Course Description: In this course, our aims are to offer you: an understanding of the history of the language families of the world; knowledge of the present-day geographic distribution of these families; sketches of American Sign Language, Arabic, Cherokee, Chinese, Korean, Romanian, Russian, Swahili, Turkish, and Wolof; familiarity with various writing systems found across the world; a grasp of social and political issues that affect languages in the world today. These aims serve our overall goal of providing for you the widest possible context in which to situate further linguistic, historical, cultural, and/or political investigations into any particular group of people/ region/ nation/ geographical area. Thus, this course is introductory in the sense that it is intended to offer a foundation for more advanced work in a variety of disciplines. However, it is not intended as an introduction to linguistics. We have designed this course for two audiences: 1) for our linguistics majors, we want to provide (and as the textbook says on p. vii) background information about the broad range of language phenomena found across the world, in addition to a review of the wealth of information about the major language families and the distribution of major and minor language groups; 2) for our non-linguistics majors (who are, presumably, not as oriented to the detail of linguistic analysis as are our majors), we want to bring into your awareness specific features of the often-overlooked medium of the socio-economic-cultural group/ region/ nation/ area that may be of disciplinary interest to you, namely the language(s) of that group/ region/ nation/ area.

Spring 2006, 2007

ENG 114 - Rhetoric and Communication (Instructor of Record)
LCC International University
Course Description: The course will explore theories of communication and media literacy. Students will use a variety of rhetorical models in their analysis of and writing about media. Students will demonstrate visual and verbal literacy for the successful interchange of ideas and information. Additionally, students will exhibit skill in written communication through rhetorical modes appropriate for varying audiences and purposes.

Fall 2005

ENG 113 - Academic Writing (Instructor of Record)
LCC International University
Course Description: Academic Writing is a required general education course for all first year students. The course focuses on introductory research writing processes, as well as critical reading and thinking skills. Assignments will integrate information from a variety of sources, including textual and field research. Students will learn basic writing formats for academic research papers, including appropriate documentation styles and acknowledgment of sources for academic integrity. The primary goal of this course is to develop writing and oral skills in the context of academic essay writing and small group interaction. Academic Writing sessions demonstrate the basic principles and process of doing academic research, use of library and online resources, and writing academic essays. Students will encounter the concept of documentation styles and practice using the Modern Language Association (MLA) Writing Style Format for all formal written papers.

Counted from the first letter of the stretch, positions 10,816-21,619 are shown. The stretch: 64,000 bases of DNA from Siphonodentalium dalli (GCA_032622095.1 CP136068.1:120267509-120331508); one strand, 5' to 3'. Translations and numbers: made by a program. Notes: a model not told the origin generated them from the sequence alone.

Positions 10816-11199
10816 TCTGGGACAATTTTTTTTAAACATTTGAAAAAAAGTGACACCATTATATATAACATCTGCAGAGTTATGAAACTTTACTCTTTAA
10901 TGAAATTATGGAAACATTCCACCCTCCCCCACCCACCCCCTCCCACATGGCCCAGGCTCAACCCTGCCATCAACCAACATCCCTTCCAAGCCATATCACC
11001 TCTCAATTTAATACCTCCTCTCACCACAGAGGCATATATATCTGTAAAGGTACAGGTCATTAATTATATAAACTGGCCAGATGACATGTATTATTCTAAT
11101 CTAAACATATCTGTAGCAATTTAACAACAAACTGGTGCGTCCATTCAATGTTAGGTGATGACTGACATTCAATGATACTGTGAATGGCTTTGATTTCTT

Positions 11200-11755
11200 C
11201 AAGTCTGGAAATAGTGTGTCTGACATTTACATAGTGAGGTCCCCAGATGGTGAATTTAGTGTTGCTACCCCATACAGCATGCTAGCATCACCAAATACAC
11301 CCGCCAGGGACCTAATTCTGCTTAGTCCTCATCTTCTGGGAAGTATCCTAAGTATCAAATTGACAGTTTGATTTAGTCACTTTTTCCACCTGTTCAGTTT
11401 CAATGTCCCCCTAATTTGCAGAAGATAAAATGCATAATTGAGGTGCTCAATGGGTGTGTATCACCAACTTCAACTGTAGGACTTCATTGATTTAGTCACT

Fall 2003, 2004, 2005

ENG 251 - British Literature to 1800 (Instructor of Record)
LCC International University
Course Description: The course is a survey of representative authors of British literature, including those of the Old English period, Chaucer, Spenser, Shakespeare, Donne, Milton, and Swift. It analyzes works according to genres and places the works studied into their historical contexts. In this course, students will: trace the development of British literature from its earliest writings through the eighteenth century; recognize and apply aspects of culture that can be revealed in its literature; identify universal themes in British literature and relate those themes to their personal experience; analyze the structure and techniques of literature in order to deepen their understanding and appreciation; begin to appreciate the mechanisms and the beauty of the English language; and develop skill in the writing process, in critical thinking, and in creative collaboration with their peers.